Most of the Medicare Part D prescription plan drug list changes that insurers made in the middle of 2008 and 2009 expanded enrollees’ access to drugs, according to the U.S. Government Accountability Office (GAO).
Medicare Part D gives private insurers a vehicle for selling prescription coverage to Medicare enrollees.
The GAO looked at the Part D plans’ mid-year changes to drug lists, or “formularies,” in response to a request from House Democrats.
In 2008, mid-year formulary changes had the potential to reduce access to drugsfor just 4.9% of enrollees who filled a prescription for a drug that year, Kathleen King, a GAO director, writes in a report summarizing the GAO’s mid-year Part D formulary change review.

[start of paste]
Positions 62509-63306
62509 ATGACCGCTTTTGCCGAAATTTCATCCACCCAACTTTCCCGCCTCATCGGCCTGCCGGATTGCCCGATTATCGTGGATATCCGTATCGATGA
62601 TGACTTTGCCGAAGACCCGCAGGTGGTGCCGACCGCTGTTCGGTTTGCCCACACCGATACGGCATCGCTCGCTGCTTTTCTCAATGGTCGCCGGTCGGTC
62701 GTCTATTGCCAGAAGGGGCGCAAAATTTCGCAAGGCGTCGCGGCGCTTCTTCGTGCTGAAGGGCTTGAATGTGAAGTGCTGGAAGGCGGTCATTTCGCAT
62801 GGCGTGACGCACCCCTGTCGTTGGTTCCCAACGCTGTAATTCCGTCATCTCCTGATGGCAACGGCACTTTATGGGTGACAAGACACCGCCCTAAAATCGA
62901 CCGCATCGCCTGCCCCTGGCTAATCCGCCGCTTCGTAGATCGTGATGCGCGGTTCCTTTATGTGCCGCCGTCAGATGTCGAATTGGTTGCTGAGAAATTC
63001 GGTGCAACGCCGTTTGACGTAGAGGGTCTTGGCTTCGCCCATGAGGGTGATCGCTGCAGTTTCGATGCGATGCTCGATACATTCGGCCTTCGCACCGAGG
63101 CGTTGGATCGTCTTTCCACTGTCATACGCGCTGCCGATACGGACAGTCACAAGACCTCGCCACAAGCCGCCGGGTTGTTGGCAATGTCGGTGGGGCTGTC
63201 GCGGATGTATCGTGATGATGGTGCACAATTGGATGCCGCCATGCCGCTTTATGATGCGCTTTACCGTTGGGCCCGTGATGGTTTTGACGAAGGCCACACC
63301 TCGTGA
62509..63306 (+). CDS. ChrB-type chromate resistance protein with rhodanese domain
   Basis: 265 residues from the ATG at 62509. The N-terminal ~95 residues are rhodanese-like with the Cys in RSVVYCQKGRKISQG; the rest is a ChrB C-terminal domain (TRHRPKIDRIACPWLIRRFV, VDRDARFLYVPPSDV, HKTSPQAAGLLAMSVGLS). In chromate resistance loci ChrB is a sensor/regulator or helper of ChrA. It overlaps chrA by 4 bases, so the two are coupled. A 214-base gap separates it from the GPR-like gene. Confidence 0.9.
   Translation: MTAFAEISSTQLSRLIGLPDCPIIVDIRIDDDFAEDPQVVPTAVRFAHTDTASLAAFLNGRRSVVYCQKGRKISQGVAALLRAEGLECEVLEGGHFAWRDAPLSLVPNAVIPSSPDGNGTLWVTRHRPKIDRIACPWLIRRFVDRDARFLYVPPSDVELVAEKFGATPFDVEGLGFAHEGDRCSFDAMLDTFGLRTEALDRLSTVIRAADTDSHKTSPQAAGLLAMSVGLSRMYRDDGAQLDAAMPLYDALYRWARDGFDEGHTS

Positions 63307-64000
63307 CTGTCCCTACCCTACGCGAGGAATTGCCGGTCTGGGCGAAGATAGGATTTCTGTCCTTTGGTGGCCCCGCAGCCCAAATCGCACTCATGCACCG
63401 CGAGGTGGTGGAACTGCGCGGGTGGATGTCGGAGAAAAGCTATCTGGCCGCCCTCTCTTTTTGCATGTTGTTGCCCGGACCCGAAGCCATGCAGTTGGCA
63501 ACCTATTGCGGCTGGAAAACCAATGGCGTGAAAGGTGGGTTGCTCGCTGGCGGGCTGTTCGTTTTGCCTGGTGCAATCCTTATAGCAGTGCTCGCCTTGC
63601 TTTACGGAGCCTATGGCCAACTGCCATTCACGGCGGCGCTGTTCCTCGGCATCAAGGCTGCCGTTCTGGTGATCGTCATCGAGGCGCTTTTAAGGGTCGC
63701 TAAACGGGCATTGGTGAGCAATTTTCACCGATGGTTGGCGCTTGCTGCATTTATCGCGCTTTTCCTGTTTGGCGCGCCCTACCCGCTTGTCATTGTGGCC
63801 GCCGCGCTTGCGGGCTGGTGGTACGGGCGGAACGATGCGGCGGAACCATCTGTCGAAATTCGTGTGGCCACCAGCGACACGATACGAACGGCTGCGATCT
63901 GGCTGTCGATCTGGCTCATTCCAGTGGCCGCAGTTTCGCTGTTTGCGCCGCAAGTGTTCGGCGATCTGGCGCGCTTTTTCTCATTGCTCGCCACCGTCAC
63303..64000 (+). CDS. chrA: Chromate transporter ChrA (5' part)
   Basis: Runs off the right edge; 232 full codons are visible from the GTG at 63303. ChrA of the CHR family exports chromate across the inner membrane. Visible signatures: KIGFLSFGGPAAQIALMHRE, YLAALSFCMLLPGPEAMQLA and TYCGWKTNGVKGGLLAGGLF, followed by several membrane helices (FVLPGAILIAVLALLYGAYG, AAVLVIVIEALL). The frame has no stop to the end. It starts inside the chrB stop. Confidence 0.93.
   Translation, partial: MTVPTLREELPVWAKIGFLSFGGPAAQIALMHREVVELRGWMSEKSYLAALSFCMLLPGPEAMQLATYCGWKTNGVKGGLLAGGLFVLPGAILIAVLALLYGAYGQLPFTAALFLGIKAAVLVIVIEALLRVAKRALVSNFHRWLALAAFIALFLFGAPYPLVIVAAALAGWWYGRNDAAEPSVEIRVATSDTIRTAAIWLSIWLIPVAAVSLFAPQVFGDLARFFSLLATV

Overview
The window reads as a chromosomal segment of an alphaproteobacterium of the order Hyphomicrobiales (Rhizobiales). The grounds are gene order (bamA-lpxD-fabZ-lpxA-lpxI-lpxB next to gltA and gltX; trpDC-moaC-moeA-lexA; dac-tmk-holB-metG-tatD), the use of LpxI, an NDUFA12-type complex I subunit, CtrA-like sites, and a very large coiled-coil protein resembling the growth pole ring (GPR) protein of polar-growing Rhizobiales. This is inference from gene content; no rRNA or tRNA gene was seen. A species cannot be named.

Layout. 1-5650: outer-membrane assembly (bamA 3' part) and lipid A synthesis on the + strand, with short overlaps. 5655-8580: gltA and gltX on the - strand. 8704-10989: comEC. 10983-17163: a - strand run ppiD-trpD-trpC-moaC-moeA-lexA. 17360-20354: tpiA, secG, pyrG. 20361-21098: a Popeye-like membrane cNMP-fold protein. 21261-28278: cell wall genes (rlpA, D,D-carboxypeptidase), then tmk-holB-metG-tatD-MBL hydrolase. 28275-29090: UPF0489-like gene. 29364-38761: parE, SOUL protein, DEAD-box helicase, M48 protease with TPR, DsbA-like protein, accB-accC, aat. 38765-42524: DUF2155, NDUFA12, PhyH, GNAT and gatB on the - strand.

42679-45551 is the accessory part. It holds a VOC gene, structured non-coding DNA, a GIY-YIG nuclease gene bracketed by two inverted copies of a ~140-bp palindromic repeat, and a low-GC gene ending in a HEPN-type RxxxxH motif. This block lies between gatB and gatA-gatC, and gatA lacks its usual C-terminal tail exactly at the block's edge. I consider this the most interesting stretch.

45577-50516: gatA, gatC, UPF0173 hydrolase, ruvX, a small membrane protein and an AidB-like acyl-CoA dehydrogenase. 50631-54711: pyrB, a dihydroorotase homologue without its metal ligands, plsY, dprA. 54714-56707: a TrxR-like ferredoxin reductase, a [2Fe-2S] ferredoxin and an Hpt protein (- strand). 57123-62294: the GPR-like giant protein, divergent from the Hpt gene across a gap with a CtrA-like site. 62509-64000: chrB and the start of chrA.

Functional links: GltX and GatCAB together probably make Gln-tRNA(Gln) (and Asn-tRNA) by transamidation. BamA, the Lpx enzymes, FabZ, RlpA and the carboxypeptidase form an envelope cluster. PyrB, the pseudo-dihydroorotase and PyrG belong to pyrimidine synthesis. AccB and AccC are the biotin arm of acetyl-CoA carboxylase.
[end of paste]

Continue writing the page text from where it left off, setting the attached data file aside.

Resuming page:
In those cases, the plan providers, or “sponsors,” removed a drug from a formulary or tightened utilization management requirements.
But the percentage of enrollees who lost access to a drug was probably lower than 4.9%, because Part D program rules often require plans to let enrollees who are already on a drug continue to take the drug when the formulary changes, King says.
All but 4 of the 4,238 Part D plans in existence in 2008 made 2 or more mid-year formulary changes in 2008, and all but 5 of the 4,207 plans in existence in 2009 made 2 or mid-year change in 2009.
The percentage of plans making 100 or more mid-year formulary changes increased to 60% in 2009, from 47% in 2008.
The percentage of the changes that involved adding a drug to a formulary or easing utilization management requirements increased to 89% in 2009, from 87% in 2007, King says.